In your two week trial, you are only going t be able to garner how she is as a 'race horse'. Ride her at the walk and trot. Don't do anything that will raise her anxiety, such as chase her loose in a round pen.....this is in most cases foreign to a race horse....being she has only just come off the track, she will be hot. Don't be surprised when you get her home she will sweat, this is an offset from racing. Most racehorses sweat when traveling or when at the races.
Ask the trainer 'does she pull?' meaning is she a horse that travels on the forehand and pulls against the bit.....very common, but not all of them do it. If you find out she pulls, ride her in an enclosed area on a LOOSE rein, any horse of the track will go in to work mode if you bridge and shorten your reins, she will come into and onto your hands. She will be flat, she won't have the foggiest what your leg aids are, as she has spent her life being ridden with little to no leg on.
I THOROUGHLY and STRONGLY recommend you give her some time to let down if and when you purchase her. That means pasture time, wean her off the hot food but watch her weight very closely as she WILL lose condition possibly faster than you can keep it on her. Find a balance with feed for sure. Do bring her in, groom her and act like her behaviour is no big deal if she is hot. Soothe her with a low calm voice....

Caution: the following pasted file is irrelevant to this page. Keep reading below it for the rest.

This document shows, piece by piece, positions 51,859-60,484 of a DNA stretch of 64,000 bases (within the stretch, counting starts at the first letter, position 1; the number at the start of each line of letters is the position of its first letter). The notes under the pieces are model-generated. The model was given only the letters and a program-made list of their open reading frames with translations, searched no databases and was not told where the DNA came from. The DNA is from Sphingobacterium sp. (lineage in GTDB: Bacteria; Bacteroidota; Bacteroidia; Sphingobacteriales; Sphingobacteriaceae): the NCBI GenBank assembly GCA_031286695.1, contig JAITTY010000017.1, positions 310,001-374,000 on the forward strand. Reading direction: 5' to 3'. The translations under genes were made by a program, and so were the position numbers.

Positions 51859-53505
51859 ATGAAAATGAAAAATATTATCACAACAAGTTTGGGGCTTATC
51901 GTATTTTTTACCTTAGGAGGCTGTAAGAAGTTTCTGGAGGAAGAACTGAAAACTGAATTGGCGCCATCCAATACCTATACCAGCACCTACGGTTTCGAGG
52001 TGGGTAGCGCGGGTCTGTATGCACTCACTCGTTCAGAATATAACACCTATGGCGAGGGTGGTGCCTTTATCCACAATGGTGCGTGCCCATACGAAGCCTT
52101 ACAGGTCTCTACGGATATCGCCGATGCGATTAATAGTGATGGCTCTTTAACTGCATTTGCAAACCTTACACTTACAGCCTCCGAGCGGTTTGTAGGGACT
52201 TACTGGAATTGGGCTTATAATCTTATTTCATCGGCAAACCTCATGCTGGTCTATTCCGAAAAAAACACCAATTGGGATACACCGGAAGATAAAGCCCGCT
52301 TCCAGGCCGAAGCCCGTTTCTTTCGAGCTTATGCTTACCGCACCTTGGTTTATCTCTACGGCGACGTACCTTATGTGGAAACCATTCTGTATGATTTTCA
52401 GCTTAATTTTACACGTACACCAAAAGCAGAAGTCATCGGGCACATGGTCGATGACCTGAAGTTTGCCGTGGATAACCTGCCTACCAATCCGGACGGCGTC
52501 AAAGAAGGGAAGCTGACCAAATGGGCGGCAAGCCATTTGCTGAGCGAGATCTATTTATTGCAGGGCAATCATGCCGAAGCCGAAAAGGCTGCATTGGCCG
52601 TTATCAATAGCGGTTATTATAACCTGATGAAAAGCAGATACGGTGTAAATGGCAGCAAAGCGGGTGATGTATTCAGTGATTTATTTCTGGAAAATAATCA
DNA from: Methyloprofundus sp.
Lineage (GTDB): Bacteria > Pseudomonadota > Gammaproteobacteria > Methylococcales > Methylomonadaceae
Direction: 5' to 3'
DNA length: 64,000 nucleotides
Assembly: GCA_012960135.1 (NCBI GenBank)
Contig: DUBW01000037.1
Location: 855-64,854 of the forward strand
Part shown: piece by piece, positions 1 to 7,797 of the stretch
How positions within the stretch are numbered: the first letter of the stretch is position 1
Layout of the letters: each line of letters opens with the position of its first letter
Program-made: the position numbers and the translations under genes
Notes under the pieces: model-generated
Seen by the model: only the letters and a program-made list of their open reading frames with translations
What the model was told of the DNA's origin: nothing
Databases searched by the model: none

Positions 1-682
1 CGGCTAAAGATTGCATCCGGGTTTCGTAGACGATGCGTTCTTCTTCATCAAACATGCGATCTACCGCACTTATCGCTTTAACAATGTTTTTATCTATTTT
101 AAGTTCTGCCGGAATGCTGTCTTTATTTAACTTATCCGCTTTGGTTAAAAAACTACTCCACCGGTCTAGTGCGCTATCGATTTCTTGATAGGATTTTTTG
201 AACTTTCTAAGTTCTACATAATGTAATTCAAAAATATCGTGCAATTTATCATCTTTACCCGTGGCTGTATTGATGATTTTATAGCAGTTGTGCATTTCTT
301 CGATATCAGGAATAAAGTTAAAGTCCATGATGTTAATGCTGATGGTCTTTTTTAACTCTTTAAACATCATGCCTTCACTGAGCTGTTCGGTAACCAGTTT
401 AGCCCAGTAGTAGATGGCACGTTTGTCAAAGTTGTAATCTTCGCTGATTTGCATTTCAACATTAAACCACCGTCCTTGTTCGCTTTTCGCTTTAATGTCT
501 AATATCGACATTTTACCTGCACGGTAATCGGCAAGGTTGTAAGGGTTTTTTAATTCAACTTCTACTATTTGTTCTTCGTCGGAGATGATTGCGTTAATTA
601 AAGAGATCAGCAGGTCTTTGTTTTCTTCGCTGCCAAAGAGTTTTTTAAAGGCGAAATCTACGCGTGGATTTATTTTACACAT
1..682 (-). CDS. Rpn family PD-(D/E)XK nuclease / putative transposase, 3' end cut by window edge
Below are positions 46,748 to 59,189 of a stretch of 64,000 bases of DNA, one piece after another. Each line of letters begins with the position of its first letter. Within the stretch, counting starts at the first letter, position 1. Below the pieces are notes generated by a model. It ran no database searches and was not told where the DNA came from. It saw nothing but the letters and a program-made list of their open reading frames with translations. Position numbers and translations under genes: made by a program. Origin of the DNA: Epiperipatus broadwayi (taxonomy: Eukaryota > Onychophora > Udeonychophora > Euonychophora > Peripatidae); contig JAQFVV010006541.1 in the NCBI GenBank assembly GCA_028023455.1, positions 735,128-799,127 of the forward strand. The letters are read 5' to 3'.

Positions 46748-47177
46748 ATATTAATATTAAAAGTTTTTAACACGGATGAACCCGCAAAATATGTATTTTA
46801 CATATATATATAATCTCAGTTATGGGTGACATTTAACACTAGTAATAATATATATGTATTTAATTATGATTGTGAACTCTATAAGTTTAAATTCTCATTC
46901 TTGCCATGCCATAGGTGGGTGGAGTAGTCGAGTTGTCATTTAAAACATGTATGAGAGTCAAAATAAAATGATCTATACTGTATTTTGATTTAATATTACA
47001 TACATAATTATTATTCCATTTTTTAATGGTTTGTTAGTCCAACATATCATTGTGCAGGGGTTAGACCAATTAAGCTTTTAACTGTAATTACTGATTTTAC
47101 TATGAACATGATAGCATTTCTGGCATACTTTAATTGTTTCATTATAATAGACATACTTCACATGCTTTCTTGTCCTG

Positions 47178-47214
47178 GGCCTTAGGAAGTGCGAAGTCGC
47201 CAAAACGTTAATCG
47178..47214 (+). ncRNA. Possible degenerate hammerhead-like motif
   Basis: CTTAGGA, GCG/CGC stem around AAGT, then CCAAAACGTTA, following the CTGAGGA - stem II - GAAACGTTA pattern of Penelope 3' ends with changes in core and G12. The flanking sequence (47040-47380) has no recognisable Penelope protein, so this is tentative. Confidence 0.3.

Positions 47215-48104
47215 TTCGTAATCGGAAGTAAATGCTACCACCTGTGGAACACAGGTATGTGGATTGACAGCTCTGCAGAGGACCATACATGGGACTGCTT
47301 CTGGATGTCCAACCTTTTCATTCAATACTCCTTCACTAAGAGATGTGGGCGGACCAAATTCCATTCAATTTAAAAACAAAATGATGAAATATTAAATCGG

If she's acting up while you're walking, move forward, keep walking...her behaviour will just get worse the longer you stand still......but do teach her to stand tied up for an extended period.
If its winter where you are, keep her warm, rug her up well, especially if she is pastured.
I have a bank of stuff about this in my brain! But the transition from racehorse to hunter/jumper is best done slowly and positively. Racehorses really respond well to soothing and positivity.
I have been a foreman of two racing barns in Ausralasia and I have also owned an OTTB.
Many people get an OTTB and immediately begin 'retraining' the horse immediately.....they also believe because the horse was a racehorse that he or she has been abused and that would explain the fiery nature or poor ground manners, this is not the case in many many instances. The way racehorses are started, managed and trained is so individual and unique from many other disciplines that when people start working with an OTTB they become overwhelmed with the energy of the animal.....that's why I really recommend spelling the horse, letting her come down quietly and working with her like she is a green broke baby.......small steps equal big rewarding results.
I wish you all the best, please feel free to pick my brain